The last display of the entire Quilt in the USA took place in October 1996 at the National Mall in Washington, D.C., when the whole area was covered with various panels with the names of the deceased.
Among those who visited the Quilt was the 42nd president of the United States, Bill Clinton.
Since 1987, displays with the name patchwork quilts have been visited by over 14 million people. In 1989, the AIDS Memorial Quilt was nominated for the Nobel Peace Prize. Patchwork quilts have become an integral part of culture, including popular culture.
In the USA, the AIDS Memorial Quilt has taken care of saving the memory of every single patch that preserves someone's story. To date, over 48,000 patches have been photographed and digitised. All of them are available on the website and accompanied by letters, biographies, and photos.
Quilts in Russia
There was also a quilt movement in Russia, though it did not last long. It was initiated by HIV activist Nikolai Nedzelsky, after he became a representative of the Russian Names Foundation. He died in 2015. His former colleagues at the Moscow quilt exhibition told AIDS.CENTER about the first name patchwork quilts in Russia.
Mekhty Alizadeh, specialist in non-medical service development in the field of HIV/AIDS
The first major quilt display in Russia was Euro Quilt Tour 1999—organised by the Names Foundation. Quilts from all over Eastern Europe were collected in Moscow, and then a tour around the cities of this region was arranged. Two years after the event, I joined the team of Nikolai [Nedzelsky].
We decided to hold the first exhibition in Moscow in 2005, which unfortunately turned out to be the last one. We needed to find a large empty space with a good security system. At the time, the Paveletsky station had just been renovated, and the second floor was granted to us. We placed quilts around the area and assigned volunteers who distributed booklets and invitations. The display would be supplemented with new quilts. We used foreign quilts as well in an effort to show the global character of the problem.
Quilts have become an opportunity to get through the pain of loss and to do something in memory of the person. Many people sewed personal items or scraps of clothes onto patches. They designed symbols associated with the deceased, for example, certain animals or flowers. Most surprisingly, some random guests came out during the exhibition. They were ordinary people who were just passing by, and the issue resonated with them.
Once, three guys drinking beer walked up to our volunteer girls. I was wary. I wanted to invite them to the exhibition, but without the beer. And then I looked at one of them, and I suddenly saw his face change. Then he seperated himself from his friends, came to me, and told his story. Call-up for military service, a subpoena, medical tests. That is how he found out he had HIV. And the volunteers were the first ones with whom he shared that discovery.
There was another story. A man from the Far East came to us. He used to be a drama theatre actor and absolutely loved his job, but he was kicked out when his HIV-positive status was revealed.
At that time, antiretroviral therapy had just become available in Moscow, so he had to move there. But he arrived too late, and the therapy did not help. He died. The Names Foundation decided to make a quilt in his honour and called to the theatre where he used to work. The theatre director sympathised with his story and donated curtains from a play, in which the actor used to take part, for the quilt.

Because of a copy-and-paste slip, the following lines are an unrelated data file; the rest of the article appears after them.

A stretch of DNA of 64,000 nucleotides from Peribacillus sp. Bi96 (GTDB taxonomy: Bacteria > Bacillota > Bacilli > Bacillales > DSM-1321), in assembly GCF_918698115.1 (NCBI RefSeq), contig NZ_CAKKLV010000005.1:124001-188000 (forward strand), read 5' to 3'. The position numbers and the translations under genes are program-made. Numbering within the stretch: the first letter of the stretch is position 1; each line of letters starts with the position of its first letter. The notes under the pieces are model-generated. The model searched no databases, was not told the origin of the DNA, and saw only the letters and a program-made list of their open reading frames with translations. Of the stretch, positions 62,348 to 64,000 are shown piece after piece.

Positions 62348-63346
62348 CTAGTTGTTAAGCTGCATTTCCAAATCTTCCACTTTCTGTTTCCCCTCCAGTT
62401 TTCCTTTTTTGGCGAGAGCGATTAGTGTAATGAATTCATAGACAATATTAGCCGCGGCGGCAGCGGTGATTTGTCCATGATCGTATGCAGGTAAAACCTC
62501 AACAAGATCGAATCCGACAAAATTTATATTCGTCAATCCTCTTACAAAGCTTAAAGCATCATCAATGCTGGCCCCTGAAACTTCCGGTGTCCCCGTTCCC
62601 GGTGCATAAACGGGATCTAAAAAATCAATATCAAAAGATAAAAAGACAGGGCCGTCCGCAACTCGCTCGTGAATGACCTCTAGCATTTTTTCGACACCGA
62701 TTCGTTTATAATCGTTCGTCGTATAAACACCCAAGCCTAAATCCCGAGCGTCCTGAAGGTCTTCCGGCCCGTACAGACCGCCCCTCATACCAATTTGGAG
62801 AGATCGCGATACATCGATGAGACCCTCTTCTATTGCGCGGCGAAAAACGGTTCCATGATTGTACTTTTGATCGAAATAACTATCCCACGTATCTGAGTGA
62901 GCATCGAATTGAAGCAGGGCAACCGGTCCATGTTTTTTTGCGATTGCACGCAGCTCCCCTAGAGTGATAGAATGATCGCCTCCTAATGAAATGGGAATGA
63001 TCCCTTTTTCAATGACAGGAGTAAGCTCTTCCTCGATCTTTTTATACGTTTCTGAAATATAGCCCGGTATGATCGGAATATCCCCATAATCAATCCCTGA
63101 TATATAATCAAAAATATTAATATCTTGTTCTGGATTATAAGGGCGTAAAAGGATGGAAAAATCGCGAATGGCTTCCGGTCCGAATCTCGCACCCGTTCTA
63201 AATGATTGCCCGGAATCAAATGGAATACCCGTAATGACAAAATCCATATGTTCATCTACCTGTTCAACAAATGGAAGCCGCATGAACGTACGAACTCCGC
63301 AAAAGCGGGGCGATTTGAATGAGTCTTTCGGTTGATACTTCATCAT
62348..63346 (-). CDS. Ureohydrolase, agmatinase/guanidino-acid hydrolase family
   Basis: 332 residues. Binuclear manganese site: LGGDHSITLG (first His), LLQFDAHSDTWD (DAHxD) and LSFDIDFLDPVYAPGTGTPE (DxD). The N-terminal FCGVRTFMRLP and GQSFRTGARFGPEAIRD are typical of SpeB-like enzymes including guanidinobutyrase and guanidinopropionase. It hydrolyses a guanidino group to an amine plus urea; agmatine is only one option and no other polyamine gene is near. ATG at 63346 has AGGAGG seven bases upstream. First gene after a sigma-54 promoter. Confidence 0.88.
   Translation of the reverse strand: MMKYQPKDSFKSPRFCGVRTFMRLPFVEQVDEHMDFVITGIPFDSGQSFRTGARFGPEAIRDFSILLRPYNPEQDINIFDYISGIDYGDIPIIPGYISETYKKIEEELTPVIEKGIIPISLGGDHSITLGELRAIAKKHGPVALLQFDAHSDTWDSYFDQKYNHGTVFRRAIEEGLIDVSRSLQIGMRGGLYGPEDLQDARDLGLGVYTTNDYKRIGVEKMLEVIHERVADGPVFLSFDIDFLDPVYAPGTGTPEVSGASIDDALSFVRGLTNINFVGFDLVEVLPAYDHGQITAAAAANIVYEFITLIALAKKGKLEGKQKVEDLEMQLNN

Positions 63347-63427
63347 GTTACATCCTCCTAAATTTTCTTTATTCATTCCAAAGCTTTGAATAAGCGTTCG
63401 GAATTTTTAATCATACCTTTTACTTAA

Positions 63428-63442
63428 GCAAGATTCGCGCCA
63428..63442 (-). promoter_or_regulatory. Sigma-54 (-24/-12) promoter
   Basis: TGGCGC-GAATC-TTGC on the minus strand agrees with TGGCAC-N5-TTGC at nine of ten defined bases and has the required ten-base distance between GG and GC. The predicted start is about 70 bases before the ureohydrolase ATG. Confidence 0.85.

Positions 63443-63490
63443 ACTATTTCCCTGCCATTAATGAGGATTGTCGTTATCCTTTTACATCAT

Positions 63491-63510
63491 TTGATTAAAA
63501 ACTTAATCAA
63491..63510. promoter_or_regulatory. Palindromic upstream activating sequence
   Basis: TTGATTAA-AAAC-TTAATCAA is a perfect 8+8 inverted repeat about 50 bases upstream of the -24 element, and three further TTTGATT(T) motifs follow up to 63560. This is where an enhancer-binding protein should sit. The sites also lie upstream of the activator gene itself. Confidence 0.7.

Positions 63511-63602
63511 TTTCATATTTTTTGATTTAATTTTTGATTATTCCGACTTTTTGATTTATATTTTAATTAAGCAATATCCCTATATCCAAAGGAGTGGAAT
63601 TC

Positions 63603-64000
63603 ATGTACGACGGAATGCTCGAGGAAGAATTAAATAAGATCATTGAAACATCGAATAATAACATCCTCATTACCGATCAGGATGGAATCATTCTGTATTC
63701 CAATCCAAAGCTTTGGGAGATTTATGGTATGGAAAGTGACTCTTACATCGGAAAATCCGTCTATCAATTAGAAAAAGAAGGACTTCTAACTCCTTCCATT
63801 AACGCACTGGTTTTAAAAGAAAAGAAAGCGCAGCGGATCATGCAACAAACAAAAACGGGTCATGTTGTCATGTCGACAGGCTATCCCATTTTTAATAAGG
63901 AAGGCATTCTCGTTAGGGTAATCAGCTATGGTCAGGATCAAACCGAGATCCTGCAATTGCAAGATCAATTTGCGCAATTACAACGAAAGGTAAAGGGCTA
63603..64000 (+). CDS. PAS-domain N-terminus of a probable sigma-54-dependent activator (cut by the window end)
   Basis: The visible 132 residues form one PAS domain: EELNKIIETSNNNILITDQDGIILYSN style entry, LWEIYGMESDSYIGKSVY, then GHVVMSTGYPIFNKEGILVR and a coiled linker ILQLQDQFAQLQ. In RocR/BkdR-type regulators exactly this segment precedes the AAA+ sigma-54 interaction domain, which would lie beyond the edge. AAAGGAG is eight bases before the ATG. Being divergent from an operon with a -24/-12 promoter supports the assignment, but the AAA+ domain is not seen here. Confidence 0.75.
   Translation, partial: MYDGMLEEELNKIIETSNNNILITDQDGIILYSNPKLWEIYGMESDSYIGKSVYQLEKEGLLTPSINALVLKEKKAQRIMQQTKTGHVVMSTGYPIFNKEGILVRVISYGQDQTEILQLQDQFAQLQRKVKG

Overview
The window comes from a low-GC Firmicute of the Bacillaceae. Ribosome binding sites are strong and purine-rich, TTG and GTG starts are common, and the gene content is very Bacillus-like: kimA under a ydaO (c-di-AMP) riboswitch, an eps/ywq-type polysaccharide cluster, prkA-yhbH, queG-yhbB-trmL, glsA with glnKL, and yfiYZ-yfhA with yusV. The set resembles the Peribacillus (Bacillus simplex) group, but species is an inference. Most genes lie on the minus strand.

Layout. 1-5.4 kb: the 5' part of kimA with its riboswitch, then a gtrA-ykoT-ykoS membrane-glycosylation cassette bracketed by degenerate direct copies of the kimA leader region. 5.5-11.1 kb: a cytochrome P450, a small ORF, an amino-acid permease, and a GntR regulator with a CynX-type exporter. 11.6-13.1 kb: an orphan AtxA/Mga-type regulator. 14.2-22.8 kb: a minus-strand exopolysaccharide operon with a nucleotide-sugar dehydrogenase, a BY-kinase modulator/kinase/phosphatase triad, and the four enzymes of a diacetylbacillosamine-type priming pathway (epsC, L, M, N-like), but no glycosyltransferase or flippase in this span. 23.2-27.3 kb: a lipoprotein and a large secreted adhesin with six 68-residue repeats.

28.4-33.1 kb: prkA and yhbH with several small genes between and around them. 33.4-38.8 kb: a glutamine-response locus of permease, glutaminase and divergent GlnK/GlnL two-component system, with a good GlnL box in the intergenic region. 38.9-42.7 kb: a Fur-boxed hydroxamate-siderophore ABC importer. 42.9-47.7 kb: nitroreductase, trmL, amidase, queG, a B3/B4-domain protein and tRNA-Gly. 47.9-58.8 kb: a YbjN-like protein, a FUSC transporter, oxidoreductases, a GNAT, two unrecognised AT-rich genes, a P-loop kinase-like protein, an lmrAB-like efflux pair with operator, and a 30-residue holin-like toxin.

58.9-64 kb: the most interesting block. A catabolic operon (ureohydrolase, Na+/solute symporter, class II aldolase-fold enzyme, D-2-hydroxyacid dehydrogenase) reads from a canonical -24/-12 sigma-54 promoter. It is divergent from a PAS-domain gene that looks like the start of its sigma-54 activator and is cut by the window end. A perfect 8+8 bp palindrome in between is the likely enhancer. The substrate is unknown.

A quilt can sometimes serve as an opportunity to tell people about a person as if there were a memorial service where relatives would gather to talk about the deceased. It is an opportunity to bring back memories of the person by doing something.
Marina Nikolayeva, specialist in non-medical service development in the field of HIV/AIDS
I was one of the volunteers at Paveletsky station. People who came to the exhibition looked at our booklets and got scared, thinking that AIDS means the end.
Some of them lose perception of things: they start reading names, get frightened, and then can't look at anything else. There were portraits of people near the panels, who spoke out on HIV and AIDS activism: there were both HIV-positive and HIV-negative people, as well as volunteers.
Our volunteer was standing next to his portrait when a man came to him and said: “My God, I feel so sorry for them! All of them died of AIDS!" He was so shocked that he couldn't even read the comment below the photo and see the volunteer from the photo standing next to him—alive and well. Many visitors perceived them all as marked for death from the start.
Unfortunately, quilting as a psychological tool to overcome pain and leave something in memory of the deceased is now a thing of the past, even though needlework is popular nowadays. Quilting is a somewhat archaic phenomenon that has lost all its significance. It has become irrelevant even for many activists who don't want to do that anymore. But I believe that quilting will be reborn. There is now an AIDS epidemic in Russia, and people still die. They will not be able to hide their pain for long.
For some volunteers, the exhibition has become the first step towards HIV activism. They have since joined foundations and other NGOs. But, unfortunately, none of us continued with the exhibitions. We shared the panels: my husband and I have a couple of them, others are kept by the Steps Foundation and AIDS.CENTER, where the panels are hung. We change them from time to time.
Creating quilts is a culture. It needs to be maintained by at least one very enthusiastic person. Nikolai was such a person, but he passed away. There are no new leaders yet. Quilts have become a part of history, just like pagers were actively used before mobile phones appeared, and then people just forgot about them because they did not need them any more.